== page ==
New Books from the RSC
Self-doubt limits our perception of our potential and diminishes our joy and hope in who we are and what we can become. When we don’t feel good about ourselves, we have help. Jesus Christ saves us not only from our imperfections but also from our imperfect understanding of ourselves. This book explores sources of self-doubt and the impact of positive psychology in changing our thought patterns. It emphasizes an often-ignored dimension of the Atonement of Jesus Christ: how Christ helps us overcome self-doubt and unproductive thinking.
Greater Love Hath No Man follows the same user-friendly format of the earlier God So Loved the World, organizing the chapters according to the traditional days of Holy Week with expanded discussion and additional materials. Foremost among these new materials will be a “reader’s edition” of the most important scriptural accounts for each day so that individuals and families can have them readily at hand for both individual study and group reading, perhaps in the context of daily family devotionals. After discussing the scriptural accounts for each day of Holy Week, the chapters then summarize how these scriptural events have been celebrated through the centuries in different Christian traditions before sharing suggestions on how Latter-day Saints can both study the texts and commemorate the events in their own families.
This volume shares the story of Utah’s temples, now numbering twenty-eight. Organized chronologically, this gorgeously illustrated book begins with the iconic pioneer-era temples and elaborates on each era of Utah temple building since, including temple remodels and renovations, tabernacles renovated into temples, and new temple designs that maximize efficiency and accommodate patrons in less-populated areas. The stories of the miracles behind these temples show the hand of God in the lives of the Saints and the faith and efforts that have built so many temples in the tops of the mountains in Utah.
How does a person live the commandment to keep the Sabbath day holy in a world that is vastly different from the commandment’s original context with Moses on Mount Sinai? Chapters in this volume explore the Sabbath throughout time, examining the Old Testament and the New Testament; the post–New Testament Christian Church during the second through the fourth centuries; the rabbinic teachings; and modern efforts to keep the Sabbath relevant, including the Restoration and other Christian and Jewish efforts.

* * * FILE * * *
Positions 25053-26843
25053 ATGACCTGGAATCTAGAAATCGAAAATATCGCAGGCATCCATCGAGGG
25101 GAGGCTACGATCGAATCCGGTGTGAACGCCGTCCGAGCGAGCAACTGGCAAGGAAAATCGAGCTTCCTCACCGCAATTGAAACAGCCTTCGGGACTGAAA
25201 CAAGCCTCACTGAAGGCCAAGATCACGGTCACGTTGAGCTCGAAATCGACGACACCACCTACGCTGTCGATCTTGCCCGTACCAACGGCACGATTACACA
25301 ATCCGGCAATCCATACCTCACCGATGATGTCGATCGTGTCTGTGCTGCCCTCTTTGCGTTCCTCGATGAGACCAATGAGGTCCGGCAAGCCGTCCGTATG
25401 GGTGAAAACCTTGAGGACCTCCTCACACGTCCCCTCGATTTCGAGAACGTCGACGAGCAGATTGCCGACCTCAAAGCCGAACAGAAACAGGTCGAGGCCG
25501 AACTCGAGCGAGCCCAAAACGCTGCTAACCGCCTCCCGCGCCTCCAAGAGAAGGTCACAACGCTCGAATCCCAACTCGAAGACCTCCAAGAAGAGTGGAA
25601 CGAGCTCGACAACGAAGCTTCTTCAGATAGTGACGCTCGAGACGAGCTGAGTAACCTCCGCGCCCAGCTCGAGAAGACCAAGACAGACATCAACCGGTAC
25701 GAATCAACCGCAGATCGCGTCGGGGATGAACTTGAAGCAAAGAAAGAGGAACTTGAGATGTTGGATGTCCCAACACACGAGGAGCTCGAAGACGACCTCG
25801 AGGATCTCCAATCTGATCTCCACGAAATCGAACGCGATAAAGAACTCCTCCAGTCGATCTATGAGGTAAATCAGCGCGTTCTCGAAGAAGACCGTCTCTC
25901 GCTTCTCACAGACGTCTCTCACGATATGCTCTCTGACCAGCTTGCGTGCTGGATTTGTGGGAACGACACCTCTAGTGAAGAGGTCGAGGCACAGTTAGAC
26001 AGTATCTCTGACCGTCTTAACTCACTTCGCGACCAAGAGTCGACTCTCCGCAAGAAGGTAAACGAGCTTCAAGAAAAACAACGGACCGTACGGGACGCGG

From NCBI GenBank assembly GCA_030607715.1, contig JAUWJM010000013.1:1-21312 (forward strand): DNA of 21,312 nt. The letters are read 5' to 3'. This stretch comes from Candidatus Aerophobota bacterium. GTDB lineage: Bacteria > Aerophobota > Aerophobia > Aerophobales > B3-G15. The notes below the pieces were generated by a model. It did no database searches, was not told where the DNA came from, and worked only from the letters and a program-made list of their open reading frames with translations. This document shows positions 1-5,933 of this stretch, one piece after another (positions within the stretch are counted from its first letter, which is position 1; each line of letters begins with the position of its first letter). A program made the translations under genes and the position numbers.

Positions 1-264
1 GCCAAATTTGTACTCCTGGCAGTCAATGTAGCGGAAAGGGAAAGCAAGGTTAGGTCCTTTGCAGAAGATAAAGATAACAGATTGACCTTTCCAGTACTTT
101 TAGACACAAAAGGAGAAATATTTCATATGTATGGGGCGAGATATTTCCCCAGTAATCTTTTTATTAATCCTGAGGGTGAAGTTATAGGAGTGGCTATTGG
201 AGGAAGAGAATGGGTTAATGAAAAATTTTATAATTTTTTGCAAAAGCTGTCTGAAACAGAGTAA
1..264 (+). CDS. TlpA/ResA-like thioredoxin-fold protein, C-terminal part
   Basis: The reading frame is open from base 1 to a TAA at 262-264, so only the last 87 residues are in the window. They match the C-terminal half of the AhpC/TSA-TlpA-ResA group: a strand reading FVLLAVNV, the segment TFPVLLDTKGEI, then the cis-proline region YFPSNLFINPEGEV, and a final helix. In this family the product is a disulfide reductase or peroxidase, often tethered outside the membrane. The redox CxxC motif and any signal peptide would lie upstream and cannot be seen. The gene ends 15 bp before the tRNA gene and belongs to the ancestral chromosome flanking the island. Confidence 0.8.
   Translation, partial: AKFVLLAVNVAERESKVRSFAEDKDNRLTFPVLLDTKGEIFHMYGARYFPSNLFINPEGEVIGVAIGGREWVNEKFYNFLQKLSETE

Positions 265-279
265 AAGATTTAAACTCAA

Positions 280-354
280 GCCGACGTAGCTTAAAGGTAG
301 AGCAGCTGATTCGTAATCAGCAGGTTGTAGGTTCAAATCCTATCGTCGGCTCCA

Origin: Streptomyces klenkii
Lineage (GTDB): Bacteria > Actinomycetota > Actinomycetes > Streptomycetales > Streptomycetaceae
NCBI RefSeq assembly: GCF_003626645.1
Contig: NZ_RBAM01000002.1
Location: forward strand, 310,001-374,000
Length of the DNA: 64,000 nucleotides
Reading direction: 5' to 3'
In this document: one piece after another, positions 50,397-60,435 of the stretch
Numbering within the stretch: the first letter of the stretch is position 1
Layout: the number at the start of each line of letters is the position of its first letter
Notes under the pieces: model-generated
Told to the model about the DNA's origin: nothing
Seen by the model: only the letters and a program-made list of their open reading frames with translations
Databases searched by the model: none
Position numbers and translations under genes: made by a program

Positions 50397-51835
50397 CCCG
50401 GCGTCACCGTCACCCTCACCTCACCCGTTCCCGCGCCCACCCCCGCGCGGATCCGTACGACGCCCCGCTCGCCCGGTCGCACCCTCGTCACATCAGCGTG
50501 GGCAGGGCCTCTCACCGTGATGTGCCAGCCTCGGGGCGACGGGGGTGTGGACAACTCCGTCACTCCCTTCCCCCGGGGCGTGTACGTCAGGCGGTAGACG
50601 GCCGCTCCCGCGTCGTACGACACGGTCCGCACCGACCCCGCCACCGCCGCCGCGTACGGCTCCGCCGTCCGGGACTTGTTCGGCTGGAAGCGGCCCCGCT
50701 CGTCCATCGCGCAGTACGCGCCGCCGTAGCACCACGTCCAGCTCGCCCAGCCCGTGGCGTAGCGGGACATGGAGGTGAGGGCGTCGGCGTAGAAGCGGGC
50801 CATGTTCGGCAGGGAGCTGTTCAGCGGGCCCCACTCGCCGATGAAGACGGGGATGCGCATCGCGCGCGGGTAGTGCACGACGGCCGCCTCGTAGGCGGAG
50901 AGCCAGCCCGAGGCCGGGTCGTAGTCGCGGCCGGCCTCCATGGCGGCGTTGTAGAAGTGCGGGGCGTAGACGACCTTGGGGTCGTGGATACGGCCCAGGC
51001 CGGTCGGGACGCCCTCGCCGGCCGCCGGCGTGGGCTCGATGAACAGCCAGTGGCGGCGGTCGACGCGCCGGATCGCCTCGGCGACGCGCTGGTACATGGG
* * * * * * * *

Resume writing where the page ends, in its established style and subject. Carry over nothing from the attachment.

This volume of collected essays is intended to assist disciples of Jesus Christ in coming to a deeper understanding of the Savior and his ministry through their personal study of the New Testament. Because the period and culture of the New Testament can be daunting to modern readers, the editors gathered the work of Latter-day Saint scholars who have devoted time and research to gaining a greater understanding of the New Testament. The editors included essays written from a variety of perspectives to highlight the different lenses that can productively be brought to bear on the New Testament. Some of these essays are overtly devotional, while others are more explicitly academic, but all are written with the intent to help each of us accomplish one goal: to learn of him.
While much attention has been given to the ill-fated Martin and Willie handcart companies, few books have examined other handcart companies traveling to the Utah Territory. This volume follows the members of one handcart company by sail, rail, and trail all the way from their New York port to their destination in Salt Lake City. Primary sources from diaries and journals help to tell a compelling shared story, providing readers with a multifaceted perspective of lived religion on the Mormon Trail and strengthening faith through the story of this company’s pushing and pulling to Zion.
This is the first comprehensive history of The Church of Jesus Christ of Latter-day Saints in Guam and Micronesia. Just as currents mingle while they make their way across the Pacific, powerful waves of colonial and Christian culture have intermingled with indigenous culture in Micronesia. European, Asian, and American nations have variously claimed or colonized the islands of Micronesia, exerting influence in politics, education, and the economy, treating the islands as strategic bases or resources.